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US Deposit Insurance Corporation, soliciting opinions on bank virtual currency handling


Questions about bank cryptocurrency related services

On the 17th, the Federal Deposit Insurance Corporation (FDIC) began soliciting opinions from deposit handling organizations regarding the handling of digital assets such as crypto assets (virtual currency). It mainly inquires about “current and future cases of handling digital assets” in a free-answer format.

The FDIC is a government agency that insures US bank deposits in case of bankruptcy. This insurance is required for deposit handling institutions (banks, etc.) to operate in the United States. In October 2019, there is a case where the guarantee of US dollar deposits of customers of the virtual currency exchange Binance US started.

Relation:US Binance Customers’ US Dollar Deposits Covered by Federal Deposit Insurance Corporation (FDIC)

In addition, the background of the notification of solicitation of opinions was explained as follows.

In the new digital asset ecosystem, banks are exploring roles such as custodians, reserve holders, token issuers, token trading and redemption agents, performing node functions, and holding deposits for digital asset issuers. I’m here.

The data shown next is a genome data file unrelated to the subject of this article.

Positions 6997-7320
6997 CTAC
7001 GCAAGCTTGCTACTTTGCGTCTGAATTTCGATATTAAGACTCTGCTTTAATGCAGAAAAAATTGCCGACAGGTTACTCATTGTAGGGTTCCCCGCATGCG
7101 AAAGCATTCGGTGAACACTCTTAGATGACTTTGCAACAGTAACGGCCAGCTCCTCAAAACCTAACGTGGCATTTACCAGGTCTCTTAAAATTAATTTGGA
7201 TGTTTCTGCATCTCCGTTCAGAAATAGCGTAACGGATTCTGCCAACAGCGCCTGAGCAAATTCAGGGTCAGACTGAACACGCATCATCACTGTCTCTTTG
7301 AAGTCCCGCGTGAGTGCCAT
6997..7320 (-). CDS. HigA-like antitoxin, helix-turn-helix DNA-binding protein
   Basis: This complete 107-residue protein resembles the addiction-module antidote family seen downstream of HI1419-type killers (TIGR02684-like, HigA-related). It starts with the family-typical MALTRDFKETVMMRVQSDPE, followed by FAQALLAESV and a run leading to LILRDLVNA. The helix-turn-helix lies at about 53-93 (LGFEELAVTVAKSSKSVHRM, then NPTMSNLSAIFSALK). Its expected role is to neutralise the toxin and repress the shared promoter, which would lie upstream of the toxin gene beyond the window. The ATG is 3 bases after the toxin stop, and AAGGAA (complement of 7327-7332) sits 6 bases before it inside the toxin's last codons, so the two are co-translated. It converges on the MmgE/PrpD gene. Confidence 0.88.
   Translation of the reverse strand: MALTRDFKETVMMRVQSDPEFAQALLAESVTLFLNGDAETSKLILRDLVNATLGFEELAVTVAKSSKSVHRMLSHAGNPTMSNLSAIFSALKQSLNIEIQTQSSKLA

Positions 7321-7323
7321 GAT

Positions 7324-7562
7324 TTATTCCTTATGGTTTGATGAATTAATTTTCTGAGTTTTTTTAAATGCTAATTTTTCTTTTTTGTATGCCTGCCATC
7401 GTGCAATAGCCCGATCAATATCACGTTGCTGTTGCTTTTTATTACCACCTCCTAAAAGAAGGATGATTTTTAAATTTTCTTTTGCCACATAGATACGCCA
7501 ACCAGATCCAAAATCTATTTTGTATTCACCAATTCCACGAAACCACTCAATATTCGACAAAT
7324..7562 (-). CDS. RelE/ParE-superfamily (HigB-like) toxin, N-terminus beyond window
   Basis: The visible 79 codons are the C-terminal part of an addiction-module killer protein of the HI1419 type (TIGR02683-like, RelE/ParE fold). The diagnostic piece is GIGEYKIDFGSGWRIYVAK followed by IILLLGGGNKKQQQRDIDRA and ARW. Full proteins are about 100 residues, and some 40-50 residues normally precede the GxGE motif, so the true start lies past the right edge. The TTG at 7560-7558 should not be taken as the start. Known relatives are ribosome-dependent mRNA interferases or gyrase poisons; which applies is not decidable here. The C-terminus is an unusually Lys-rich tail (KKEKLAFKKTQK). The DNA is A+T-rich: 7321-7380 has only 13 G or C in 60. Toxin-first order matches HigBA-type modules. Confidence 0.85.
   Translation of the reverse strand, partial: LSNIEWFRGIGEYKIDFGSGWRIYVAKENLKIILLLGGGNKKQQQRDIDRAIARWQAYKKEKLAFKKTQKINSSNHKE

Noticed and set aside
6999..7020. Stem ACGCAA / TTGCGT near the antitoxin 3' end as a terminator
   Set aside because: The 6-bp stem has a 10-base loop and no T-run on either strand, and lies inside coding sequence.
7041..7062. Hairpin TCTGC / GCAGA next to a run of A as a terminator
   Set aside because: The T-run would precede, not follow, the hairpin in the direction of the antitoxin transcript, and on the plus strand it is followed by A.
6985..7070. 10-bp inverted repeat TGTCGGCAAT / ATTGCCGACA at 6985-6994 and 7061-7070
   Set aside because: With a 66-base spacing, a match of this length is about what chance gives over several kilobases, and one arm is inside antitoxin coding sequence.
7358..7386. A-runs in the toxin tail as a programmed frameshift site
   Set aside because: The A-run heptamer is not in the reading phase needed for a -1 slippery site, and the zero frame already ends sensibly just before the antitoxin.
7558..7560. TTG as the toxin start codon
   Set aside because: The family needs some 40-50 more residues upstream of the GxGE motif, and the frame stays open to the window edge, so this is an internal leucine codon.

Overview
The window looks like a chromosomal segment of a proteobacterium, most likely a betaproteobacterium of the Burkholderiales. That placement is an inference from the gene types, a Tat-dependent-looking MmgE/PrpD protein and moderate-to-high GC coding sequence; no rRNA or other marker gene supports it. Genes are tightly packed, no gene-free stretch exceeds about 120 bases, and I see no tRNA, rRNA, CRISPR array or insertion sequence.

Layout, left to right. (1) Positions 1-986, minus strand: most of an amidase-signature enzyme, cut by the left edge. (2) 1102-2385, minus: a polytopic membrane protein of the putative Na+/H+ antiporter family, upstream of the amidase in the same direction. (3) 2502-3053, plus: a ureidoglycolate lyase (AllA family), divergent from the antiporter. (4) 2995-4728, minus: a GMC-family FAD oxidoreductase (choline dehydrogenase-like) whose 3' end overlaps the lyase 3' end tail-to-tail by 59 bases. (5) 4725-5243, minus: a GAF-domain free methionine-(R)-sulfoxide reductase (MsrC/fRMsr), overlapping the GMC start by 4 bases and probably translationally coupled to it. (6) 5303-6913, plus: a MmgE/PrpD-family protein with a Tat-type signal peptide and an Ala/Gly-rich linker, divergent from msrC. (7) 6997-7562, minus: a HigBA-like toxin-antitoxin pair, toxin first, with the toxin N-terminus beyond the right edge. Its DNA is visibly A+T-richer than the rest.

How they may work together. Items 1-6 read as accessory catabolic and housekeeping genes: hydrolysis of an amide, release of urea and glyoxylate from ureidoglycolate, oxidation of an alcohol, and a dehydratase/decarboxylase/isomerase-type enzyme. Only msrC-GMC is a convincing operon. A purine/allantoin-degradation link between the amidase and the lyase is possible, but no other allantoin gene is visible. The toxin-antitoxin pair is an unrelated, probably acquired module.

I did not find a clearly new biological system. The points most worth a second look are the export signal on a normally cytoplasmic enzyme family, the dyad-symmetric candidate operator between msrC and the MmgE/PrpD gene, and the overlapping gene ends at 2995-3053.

In addition to these, banks and others may handle market making (making transactions easier) and DeFi (decentralized finance). With CNBC recently reporting that it may be possible to offer Bitcoin (BTC) trading services in bank accounts in the near future, expectations for banks to handle cryptocurrencies are rising.

Relation: Bank Bitcoin Trading Service Will Realize By the End of the Year in the US = CNBC

Handling cases and risk management

The questions from the FDIC are wide-ranging, but for example:

  • What are any digital asset-related activities or use cases that you are currently working on or considering? (Example: Custody, services related to virtual currencies held by companies in the form of balance sheets, activities related to facilitating internal operations)
  • What are the specific risks that are difficult to measure, monitor and manage for digital asset use cases? What management functions and processes have been implemented or will be implemented to address such risks?
  • Are there areas where the FDIC should clarify or expand existing supervisory guidelines to address digital asset activity?

There are also questions about deposit insurance and resolution. The focus was mainly on what can be considered as an example of handling digital assets such as virtual currencies, and related risks and risk management methods.

In November 2020, the FDIC is looking for a lawyer with expertise in the fields of financial technology and blockchain. The role of this “fintech advisor” was to “provide the FDIC with advice and assistance related to legal issues arising from new digital and other technologies.”

Applicants’ specialty areas include blockchain payment systems, decentralized ledger development, smart contracts, etc., and FDIC has recently been in full swing on how to handle virtual currency, which is a new asset. It seems that they are considering it.


Author: A. Yamada
Reference: FDIC

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“Cryptocurrency” means “cryptographic assets”

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